Know the Code:View the ASHI Code of Ethics
Know the Standard of Practice:View the ASHI Standard of Practice ASHI Standard of Practice
When a member performs a home inspection, what fee-paid services does the ASHI Code of Ethics (Item 1F) prohibit him or her from performing?
Item 1F of the ASHI Code of Ethics states:
1. Inspectors shall avoid conflicts of interest or activities that compromise, or appear to compromise, professional independence, objectivity, or inspection integrity. …
2. Inspectors shall not repair, replace, or upgrade, for compensation, systems or components covered by ASHI Standards of Practice, for one year after the inspection.
The purpose of this prohibition is to ensure that a home inspection and a report are not used to generate compensation for certain services that represent a conflict of interest and could harm a consumer. These services involve repairs, replacements or upgrades performed by an ASHI member on a home that the same ASHI member inspected. The ASHI member is prohibited from providing these services for compensation.
Compensation refers to any reward or consideration paid for services rendered, whether money or otherwise. The prohibition refers to repairs, replacements or upgrades to all systems and components covered by the ASHI Standard of Practice, regardless of their condition. Services other than repairs, replacements or upgrades to systems and components covered by the ASHI Standard of Practice are not prohibited.
Repairs, replacements or upgrades to systems and components beyond the scope of the ASHI Standard of Practice are not prohibited. The prohibition lasts one year. The one-year period begins on the day the home inspection begins and expires one year after the home inspection ends.
Is it a conflict of interest for an inspector to perform a pre-listing inspection for a seller and then, with the seller’s permission, provide a buyer of the property with the home inspection report, charge the buyer a fee to walk through the property and check that items noted in the report were repaired?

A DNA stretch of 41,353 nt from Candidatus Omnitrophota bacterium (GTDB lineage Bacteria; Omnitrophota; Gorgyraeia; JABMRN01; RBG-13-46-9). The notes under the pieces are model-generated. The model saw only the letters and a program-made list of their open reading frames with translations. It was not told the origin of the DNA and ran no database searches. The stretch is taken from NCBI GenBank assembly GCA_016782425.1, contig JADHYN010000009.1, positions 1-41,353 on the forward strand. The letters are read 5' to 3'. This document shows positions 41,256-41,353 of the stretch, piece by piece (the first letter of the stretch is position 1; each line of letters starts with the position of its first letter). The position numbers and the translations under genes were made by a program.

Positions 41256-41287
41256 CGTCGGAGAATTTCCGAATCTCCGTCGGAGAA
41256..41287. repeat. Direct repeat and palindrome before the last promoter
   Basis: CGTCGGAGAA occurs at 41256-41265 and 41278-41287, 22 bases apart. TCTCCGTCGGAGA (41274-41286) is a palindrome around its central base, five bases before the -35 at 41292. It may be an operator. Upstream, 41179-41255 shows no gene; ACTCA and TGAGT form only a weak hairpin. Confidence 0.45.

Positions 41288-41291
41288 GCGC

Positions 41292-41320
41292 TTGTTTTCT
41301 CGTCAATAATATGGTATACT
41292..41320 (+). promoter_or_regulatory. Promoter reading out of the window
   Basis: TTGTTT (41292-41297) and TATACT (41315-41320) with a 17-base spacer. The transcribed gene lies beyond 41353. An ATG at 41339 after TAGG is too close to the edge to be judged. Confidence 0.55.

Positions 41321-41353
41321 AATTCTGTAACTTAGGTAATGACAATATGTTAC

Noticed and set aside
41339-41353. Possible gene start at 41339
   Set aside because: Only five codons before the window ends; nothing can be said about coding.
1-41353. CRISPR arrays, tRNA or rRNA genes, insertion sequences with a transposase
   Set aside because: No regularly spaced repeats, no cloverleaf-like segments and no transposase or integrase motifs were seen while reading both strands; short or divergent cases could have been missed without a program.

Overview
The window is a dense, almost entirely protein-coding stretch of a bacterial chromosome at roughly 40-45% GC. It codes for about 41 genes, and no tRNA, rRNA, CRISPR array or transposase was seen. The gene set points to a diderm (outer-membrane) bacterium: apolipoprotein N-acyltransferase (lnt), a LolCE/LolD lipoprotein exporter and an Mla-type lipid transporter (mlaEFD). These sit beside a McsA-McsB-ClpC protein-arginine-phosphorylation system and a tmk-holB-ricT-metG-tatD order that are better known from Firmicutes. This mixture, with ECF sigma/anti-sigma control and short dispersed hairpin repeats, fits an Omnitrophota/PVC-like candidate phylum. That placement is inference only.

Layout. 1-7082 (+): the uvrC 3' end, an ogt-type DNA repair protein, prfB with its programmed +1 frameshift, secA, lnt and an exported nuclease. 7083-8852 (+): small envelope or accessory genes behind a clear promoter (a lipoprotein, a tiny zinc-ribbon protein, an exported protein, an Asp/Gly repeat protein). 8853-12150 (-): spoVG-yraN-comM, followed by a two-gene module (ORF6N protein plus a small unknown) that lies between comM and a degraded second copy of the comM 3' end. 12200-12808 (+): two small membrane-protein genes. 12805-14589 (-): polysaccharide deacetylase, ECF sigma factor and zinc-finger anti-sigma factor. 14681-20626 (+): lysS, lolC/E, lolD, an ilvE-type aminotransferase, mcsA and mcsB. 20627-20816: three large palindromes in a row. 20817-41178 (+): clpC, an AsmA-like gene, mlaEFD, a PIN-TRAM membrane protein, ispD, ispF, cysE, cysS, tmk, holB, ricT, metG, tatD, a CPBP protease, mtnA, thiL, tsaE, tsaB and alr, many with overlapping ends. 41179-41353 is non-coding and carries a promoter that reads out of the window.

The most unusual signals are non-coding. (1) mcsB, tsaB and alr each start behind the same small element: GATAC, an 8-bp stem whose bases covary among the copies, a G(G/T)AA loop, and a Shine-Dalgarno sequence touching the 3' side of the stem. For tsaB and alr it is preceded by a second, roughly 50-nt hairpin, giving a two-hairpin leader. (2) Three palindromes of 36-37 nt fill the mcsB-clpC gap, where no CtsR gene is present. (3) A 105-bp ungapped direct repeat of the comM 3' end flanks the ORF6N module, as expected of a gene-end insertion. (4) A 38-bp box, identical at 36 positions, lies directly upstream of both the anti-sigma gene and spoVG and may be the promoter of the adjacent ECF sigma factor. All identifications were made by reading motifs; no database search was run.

The Code of Ethics does not prohibit an inspector from performing a pre-listing inspection for the seller and then later, for a fee and with the consent of the seller, consulting with the buyer on items identified in the original report as needing repair. Item 1D in the Code states that inspectors shall not receive compensation for an inspection from more than one party unless agreed to by the client(s). The question addressed here describes full disclosure and agreement between the parties involved.
Can an ASHI member perform safety inspections or other inspections and use these inspections to generate referrals for contractors who are willing to pay a referral fee to the inspector?
Part of our responsibility to our clients is to provide advice and counsel based on our professional judgment. The client must be able to rely on the inspector to provide that advice based on the best interest of the client, not based on the payment of a referral fee or some other inducement. Limited inspections on homes must still be performed in accordance with the ASHI Code of Ethics. Accepting referral fees in the case described here is prohibited.